The Finest Alpine Rock in the East – Make this your year to climb the “Great One”
We love it here and you will too. If we could beam you to Chimney Pond and didn’t tell you where you were you would think you were in the heart of the Rockies or the Sierra. Rising 2000′ above Chimney Pond the walls of the Katahdin’s South Basin offer the best alpine-style climbing and mountaineering climbs in the Eastern U.S.
While all the routes demand a high degree of physical fitness just to get there and back, there is a wide spectrum of difficulty from primarily 4th class to 5.10 and above. A guided ascent of Katahdin is ideal for climbers want to climb alpine multi-pitch rock climbs but don’t yet have the personal skills, gear or confidence to do it completely own their own.
Rock climbing on Katahdin rivals western alpine climbing and many compare the quality of the rock and the setting to that of the Tetons. The climbs have all the ingredients of a great day in the mountains – a predawn departure, a 3 – 4 miles approach to warm you up, lots of 3rd and 4th class scrambling terrain followed by the reward of some great rock climbing in a spectacular setting. And then you have to get down. Most climbs on Katahdin require a 10 – 14 hour day from car to car.
Armadillo Buttress (III, 5.8)
The most popular route on the mountain straight up the striking central buttress in the South Basin cirque. Lots of airy 3rd – 4th class climbing lead to the base of the buttress. Then climb a chimney and squeeze behind the huge flake to emerge on on a tiny perch overlooking Chimney Pond and the entire south basin. From here, jam a striking crack to a sharp ridgeline which is followed for several hundred feet to the famed Knife Edge and the summit.
Flatiron Buttress (III, 5.9)
The Flatiron shares the Armadillo approach then leads of to the right up Flatiron Buttress. The crux pitch then tackles 165′ of the best crack climbing on an alpine peak. Above the 4th class ridge continues several hundred feet before topping pretty much on the summit of Katahdin.
Chimney (II, 5.6)
Excellent introductory alpine route for the hiker making the transition into technical mountaineering routes. A mildly technical 2000′ couloir that directly connects Chimney Pond to the Knife Edge. For the adventurous, this is a much more exciting way to the summit than the trails.
Pamola Four (III, 5.5-5.8) A long (7-12 pitches) and varied ridge line. A great introduction to alpine climbing with outstanding exposure and great views. Leads to the summit of Pamola Peak.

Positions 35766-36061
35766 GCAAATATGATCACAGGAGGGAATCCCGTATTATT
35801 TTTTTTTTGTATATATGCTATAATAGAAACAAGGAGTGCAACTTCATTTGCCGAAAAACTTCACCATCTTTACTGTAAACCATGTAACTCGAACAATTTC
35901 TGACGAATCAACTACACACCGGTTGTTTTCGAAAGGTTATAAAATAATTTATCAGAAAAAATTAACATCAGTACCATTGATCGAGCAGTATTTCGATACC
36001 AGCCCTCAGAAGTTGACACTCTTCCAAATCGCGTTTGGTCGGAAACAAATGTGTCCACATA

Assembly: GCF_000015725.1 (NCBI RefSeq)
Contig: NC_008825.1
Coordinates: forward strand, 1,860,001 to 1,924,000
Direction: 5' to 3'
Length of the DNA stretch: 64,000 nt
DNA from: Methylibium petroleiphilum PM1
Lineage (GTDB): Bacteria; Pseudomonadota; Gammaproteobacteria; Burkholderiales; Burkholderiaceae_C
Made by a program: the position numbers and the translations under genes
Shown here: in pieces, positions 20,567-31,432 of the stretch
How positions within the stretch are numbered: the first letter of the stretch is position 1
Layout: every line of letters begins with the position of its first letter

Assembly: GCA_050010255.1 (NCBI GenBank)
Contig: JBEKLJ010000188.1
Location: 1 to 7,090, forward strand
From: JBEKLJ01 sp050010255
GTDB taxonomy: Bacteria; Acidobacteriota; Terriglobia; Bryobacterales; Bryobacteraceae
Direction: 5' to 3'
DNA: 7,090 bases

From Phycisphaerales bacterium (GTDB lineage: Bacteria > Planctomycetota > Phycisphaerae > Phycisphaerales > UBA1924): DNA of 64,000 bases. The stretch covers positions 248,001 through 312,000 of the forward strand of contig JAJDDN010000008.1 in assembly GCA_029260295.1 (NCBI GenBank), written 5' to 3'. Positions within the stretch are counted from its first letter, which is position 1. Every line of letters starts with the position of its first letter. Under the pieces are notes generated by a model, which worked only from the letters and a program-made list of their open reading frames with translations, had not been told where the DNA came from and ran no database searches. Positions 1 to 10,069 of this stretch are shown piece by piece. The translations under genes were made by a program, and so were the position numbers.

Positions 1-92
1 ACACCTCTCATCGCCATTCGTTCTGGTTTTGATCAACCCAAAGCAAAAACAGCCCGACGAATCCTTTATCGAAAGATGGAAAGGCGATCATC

Baron’s Direct (III, 5.7-8)
A parallel climb to Pamola Four but on a completely different butress.
Hanta Yo (III, 5.8) The most popular route in the north basin. The route climbs the right side of the North Basin headwall – one of the largest rock faces in the east.
Example Itinerary: Katahdin Alpine Premier
If you have aspirations to climb alpine routes in places like the Sierra or the Tetons or just want to enjoy great alpine climbing in New England then come to Katahdin for a few days of fun climbing in an amazing setting. Katahdin hosts some of the premier alpine rock climbing in the North East.
Over the course of the three days you will have an opportunity to climb routes in both the North and South Basins. Hanta Yo (5.8) and the Nose (5.4) are a couple of classics on the 1,000′ Tabor Wall in the North Basin. The South Basin is home to routes like the Armadillo (5.7), Flatiron (5.9), The Chimney (5.5), and Baron’s Direct (5.7). There are many other buttresses and features that host lesser known climbs that would also be excellent adventures.
During this three day format we hike in and camp for two nights in lean-tos at Chimney Pond. This puts us only a stone’s throw away from being able to harness up for great climbing in the South Basin and significantly shortens the approach to the North Basin climbs. Camping at Chimney Pond provides a more relaxing experience and allows us more time to work on skills related to alpine climbing.
There are many climbing and learning options for this trip and our goal is to tailor it to your needs. Here is a sample of one possible itinerary: